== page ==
There is a universal phenomena here: as products become ubiquitous and users become experienced with them, the need for documentation diminishes, and may eventually disappear altogether. Thousands of products ship with no documentation other than that demanded by lawyers. It is all about where your product fits on the familiarity scale with its intended audience. This affects far more than just the decision about screenshots.

But there are still specific cases in which the audience may not know what the words in the procedure mean. If the audience is inexperienced or the interface is non-standard, the reader may not recognize what the words mean and you should use screen shots.

In some cases, there may be small parts of the interface that are non-standard, meaning you should use screenshots for those parts and not for others.

In short, therefore, use them where you anticipate that a significant portion of you audience may need them, and otherwise not.

  • 1
    “There is a universal phenomena here: as products become ubiquitous and users become experienced with them, the need for documentation diminishes” — When users become experienced with an interface, the developers feel the urge to change it. That applies both to proprietary software (MS Windows, MS Office) and to Free software (Gnome, Mozilla). BTW, shouldn't it be “phenomenon”?
    – celtschk
    Jun 14, 2018 at 7:44

I've written about this subject before.

SW documentation is often reused for different versions of the same software. Therefore, it is important to minimize the number of screen captures you use. Why?

  • Using out-of-date screen captures causes a lot of confusion.
  • Replacing/updating screen captures is a lot of work.
  • Unless it is difficult to do, screen captures should always be accompanied by a caption that explains what is useful and/or important about the screenshot. Instead of using the generic “Save As Dialog,” you should say “Ms Word lets you save in various formats” and then show the dropdown box of all the formats that MS Word saves in.
  • Screen captures use a lot of real estate and generally shouldn’t be used for long topics. If there’s more than three screenshots on a single page, something is probably wrong.
  • The best time to use screen captures in documentation is to reveal a non-obvious feature or to show what SW looks like when it is processing live data.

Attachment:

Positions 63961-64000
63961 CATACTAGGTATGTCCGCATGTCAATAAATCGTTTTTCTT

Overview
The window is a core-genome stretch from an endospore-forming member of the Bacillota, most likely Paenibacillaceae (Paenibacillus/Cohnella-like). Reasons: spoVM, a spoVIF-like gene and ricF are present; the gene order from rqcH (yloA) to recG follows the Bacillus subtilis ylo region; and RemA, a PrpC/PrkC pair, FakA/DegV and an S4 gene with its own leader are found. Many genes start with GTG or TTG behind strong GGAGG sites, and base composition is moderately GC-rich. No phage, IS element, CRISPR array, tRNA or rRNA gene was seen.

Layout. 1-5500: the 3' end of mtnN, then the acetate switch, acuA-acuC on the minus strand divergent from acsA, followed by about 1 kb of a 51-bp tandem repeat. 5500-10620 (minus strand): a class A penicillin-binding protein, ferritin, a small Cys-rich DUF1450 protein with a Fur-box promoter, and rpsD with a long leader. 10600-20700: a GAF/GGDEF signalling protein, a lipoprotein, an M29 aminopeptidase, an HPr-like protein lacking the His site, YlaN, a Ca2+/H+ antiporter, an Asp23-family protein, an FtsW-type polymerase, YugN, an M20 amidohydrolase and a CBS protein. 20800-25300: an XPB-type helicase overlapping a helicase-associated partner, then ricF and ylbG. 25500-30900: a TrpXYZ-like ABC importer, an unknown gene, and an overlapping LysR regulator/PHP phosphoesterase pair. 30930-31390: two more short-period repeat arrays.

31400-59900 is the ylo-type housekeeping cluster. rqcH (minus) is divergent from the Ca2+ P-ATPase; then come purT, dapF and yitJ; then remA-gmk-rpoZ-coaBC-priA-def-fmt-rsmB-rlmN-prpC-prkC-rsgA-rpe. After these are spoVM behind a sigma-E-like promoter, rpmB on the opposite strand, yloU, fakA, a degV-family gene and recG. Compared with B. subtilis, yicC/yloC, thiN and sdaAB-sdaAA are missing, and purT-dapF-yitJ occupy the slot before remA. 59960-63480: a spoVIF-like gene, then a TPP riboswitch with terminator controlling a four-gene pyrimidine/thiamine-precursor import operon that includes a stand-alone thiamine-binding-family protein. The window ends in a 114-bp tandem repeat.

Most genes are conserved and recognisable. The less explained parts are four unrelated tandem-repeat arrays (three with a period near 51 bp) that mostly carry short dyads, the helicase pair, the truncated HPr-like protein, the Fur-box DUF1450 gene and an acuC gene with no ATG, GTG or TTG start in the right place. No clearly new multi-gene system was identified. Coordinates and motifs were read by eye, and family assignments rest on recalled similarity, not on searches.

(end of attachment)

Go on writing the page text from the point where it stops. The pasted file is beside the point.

• Best contexts for using screenshots? They are especially good for novice users and illustrating problem states in software.
  • Screencasts are also becoming efficient methods for conveying the general sense of a user-interface. They are especially effective for quick tours and to illustrate the overall flow of work in a short period of time, but they still are no substitute for conventional documentation.

I'll give you an answer not as a writer (I don't write technical documentation), but as a user.

You want to sell your software, because selling your software will give you a job as a writer of software documentation. You sell your software by great user experience. Great user experience relies to a large part on easy to use software documentation. So making the software documentation pleasurable for the end user will help you keep making your livelihood. Just so you get the right perspective on your job.

During the 20 years that I have been using computers and software, there have been many programs that received raving reviews and that (supposedly) did exactly what I wanted them to do and that I bought and paid for, but that I stopped using pretty quickly, because getting around the documentation was continually annoying.

Much can go wrong with documentation, but since your question is about sceenshots, I will focus on those.

Why do all people love movies and tv, but not books? Why do we write to dating profiles with images, not without? Why do we use PowerPoint and not just talk to our audience? Because human beings prefer visual over text information. We can process it more quickly, and in larger volumes.